The power of complete, robust data reported on by SSNAP allows clinicians, managers, commissioners, and the public to monitor the performance of stroke services over time, enabling a much stronger case for further improvements in stroke care to be made. This has helped clinical teams to ensure that they offer the best possible care to patients, and has provided the organisations that fund stroke services with information that allows them to understand where progress has been made in stroke care and where more work is required.
SSNAP is commissioned by the Healthcare Quality Improvement Partnership (HQIP), as part of the National Clinical Audit Programme (NCA). The audit is led by the RCP's Clinical Effectiveness and Evaluation Unit on behalf of the Intercollegiate Stroke Working Party.
For more information please contact Jane McCormick:
Explaining SSNAP scores
An absolute scoring system for hospitals was introduced for the July–September 2013 cohort of patients following a 6-month pilot reporting period. Absolute scoring means that all hospitals can show improvement over time regardless of how other participating hospitals perform from one period to the next. Hospitals achieve a score ranging from “A” to “E” with “A” indicating a ‘world-class service’:
- Forty-four key indicators have been chosen by a multidisciplinary steering group on stroke as representative of high quality stroke care which are supported against evidence based standards.
- Key indicators are grouped into 10 domains covering key aspects of the process of stroke care.
- Each domain is given a performance level (scored "A" to "E") and a combined total key indicator score is calculated based on the average of the 10 domain levels for both patient-centred (based on following patients throughout the pathway) and team-centred (scores that only relate to individual teams) domains.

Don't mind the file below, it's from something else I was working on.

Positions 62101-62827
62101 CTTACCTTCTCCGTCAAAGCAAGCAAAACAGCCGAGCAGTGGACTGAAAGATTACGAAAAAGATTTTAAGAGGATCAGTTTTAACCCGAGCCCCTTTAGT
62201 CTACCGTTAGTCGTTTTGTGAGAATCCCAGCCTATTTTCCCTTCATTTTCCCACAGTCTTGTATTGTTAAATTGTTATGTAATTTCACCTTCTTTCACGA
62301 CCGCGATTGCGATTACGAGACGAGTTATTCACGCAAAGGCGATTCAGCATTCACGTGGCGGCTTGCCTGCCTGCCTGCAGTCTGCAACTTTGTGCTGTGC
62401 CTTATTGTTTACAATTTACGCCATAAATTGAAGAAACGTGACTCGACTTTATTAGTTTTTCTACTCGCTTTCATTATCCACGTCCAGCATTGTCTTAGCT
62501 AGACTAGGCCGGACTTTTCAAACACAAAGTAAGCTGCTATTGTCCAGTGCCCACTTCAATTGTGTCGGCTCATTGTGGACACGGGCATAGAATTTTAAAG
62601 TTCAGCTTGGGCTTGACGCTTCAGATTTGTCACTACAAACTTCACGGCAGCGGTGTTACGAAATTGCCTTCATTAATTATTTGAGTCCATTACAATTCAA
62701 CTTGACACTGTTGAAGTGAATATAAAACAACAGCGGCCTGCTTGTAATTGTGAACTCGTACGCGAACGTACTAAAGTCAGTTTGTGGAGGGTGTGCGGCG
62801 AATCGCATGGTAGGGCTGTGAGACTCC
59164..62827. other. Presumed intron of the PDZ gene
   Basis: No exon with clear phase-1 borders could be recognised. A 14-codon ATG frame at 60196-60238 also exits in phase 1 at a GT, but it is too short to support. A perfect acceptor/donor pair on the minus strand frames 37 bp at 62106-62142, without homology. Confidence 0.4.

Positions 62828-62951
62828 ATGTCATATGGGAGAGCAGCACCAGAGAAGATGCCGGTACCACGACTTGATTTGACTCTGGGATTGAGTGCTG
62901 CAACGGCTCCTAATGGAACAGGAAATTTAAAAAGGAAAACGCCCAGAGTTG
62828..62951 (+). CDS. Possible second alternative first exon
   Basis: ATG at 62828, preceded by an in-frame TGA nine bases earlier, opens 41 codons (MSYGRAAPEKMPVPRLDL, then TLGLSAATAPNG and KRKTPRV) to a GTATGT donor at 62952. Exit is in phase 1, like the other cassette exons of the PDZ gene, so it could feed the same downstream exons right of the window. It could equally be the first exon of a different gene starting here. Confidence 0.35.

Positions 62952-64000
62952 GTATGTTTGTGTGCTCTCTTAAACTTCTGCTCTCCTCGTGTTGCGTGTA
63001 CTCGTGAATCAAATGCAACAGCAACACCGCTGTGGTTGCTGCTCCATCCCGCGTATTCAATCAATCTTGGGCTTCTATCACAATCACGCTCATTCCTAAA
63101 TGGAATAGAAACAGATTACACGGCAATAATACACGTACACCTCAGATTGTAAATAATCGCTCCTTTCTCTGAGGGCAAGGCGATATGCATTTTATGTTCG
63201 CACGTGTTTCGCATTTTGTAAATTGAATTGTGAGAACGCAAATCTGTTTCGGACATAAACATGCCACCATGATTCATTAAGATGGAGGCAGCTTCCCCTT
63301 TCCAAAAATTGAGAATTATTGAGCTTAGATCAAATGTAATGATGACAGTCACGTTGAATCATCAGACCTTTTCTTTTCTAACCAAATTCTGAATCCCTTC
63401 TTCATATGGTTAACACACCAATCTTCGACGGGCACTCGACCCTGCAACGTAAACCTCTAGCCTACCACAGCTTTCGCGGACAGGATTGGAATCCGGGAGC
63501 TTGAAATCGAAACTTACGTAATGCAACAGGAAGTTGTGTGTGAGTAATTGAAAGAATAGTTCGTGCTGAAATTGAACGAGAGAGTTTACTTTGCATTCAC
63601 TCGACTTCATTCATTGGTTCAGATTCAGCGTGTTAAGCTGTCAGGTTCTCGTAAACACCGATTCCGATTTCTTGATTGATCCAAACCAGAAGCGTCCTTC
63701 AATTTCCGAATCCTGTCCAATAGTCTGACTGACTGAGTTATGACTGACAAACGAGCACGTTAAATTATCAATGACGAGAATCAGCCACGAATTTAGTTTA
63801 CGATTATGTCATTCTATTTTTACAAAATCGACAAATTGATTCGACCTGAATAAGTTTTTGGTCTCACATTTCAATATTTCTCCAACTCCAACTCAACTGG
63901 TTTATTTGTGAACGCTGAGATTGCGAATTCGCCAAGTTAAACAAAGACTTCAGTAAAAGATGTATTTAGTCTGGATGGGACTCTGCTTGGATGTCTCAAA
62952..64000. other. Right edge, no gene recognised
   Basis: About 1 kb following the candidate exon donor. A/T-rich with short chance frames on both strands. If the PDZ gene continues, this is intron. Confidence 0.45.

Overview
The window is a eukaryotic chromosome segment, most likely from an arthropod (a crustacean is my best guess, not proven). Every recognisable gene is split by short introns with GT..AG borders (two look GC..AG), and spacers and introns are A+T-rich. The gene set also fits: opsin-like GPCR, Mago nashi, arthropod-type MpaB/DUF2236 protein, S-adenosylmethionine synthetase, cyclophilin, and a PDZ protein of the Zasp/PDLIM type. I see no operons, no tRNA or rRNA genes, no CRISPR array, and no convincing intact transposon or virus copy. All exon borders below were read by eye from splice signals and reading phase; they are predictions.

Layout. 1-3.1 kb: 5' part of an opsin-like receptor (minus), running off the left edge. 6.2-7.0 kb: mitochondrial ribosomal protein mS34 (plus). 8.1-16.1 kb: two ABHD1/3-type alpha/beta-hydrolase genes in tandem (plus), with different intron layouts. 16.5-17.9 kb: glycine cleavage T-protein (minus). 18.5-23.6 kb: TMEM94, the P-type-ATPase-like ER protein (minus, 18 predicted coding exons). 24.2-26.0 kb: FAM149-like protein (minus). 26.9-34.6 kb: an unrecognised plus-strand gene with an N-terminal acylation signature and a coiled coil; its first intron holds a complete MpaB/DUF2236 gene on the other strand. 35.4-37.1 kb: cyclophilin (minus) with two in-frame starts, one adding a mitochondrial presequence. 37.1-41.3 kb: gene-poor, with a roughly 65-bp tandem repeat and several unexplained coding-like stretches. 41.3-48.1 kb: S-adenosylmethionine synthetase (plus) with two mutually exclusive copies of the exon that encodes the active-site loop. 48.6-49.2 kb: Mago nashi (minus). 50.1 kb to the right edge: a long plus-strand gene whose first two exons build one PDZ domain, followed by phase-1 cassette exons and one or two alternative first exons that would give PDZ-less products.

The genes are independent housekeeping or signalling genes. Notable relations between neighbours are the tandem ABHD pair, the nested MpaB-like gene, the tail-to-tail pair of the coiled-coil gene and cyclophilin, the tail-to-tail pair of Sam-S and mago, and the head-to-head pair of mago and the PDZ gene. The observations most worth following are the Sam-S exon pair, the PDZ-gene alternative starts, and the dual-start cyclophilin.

- A combined total key indicator score is calculated by averaging the total key indicator scores.
- This combined total key indicator score is adjusted for data quality and number of patient records submitted to SSNAP over the period.
This is the second SSNAP reporting period which spans across a 4-month rather than a 3-month data collection period. This report contains complete data for stroke patients admitted to and/or stroke patients discharged from inpatient care between 1 August and 30 November 2016. The 41 "A"-grades are out of 228 inpatient teams who submitted enough data to receive an overall SSNAP score for the period.
Overview of SSNAP
SSNAP is the first national stroke register in the world to collect information across the entire stroke pathway, from admission to hospital, through care provided in the post-acute setting, to the 6-month follow-up appointment. SSNAP aims to improve stroke care by measuring the quality of services against evidence-based standards and supporting staff to make improvements. SSNAP results are updated every 4 months, and cover all hospitals treating stroke patients in England and Wales, together with nine hospitals in Northern Ireland. It is the most comprehensive and reliable source of information about the performance of stroke services.
The latest SSNAP audit report is available. There are various data visualisation resources that exhibit SSNAP’s results, including: interactive maps, regionalised performance tables, slideshows and ‘easy access version’ reports designed for, and developed with, patients, families and carers.
About HQIP, the National Clinical Audit Programme and how it is funded
The Healthcare Quality Improvement Partnership (HQIP) is led by a consortium of the Academy of Medical Royal Colleges, the Royal College of Nursing and National Voices. Its aim is to promote quality improvement and, in particular, to increase the impact that clinical audit has on healthcare quality in England and Wales. HQIP holds the contract to manage and develop the National Clinical Audit Programme, comprising more than 30 clinical audits that cover care provided to people with a wide range of medical, surgical and mental health conditions. The programme is funded by NHS England, the Welsh Government and, with some individual audits, also funded by the Health Department of the Scottish Government, DHSSPS Northern Ireland and the Channel Islands.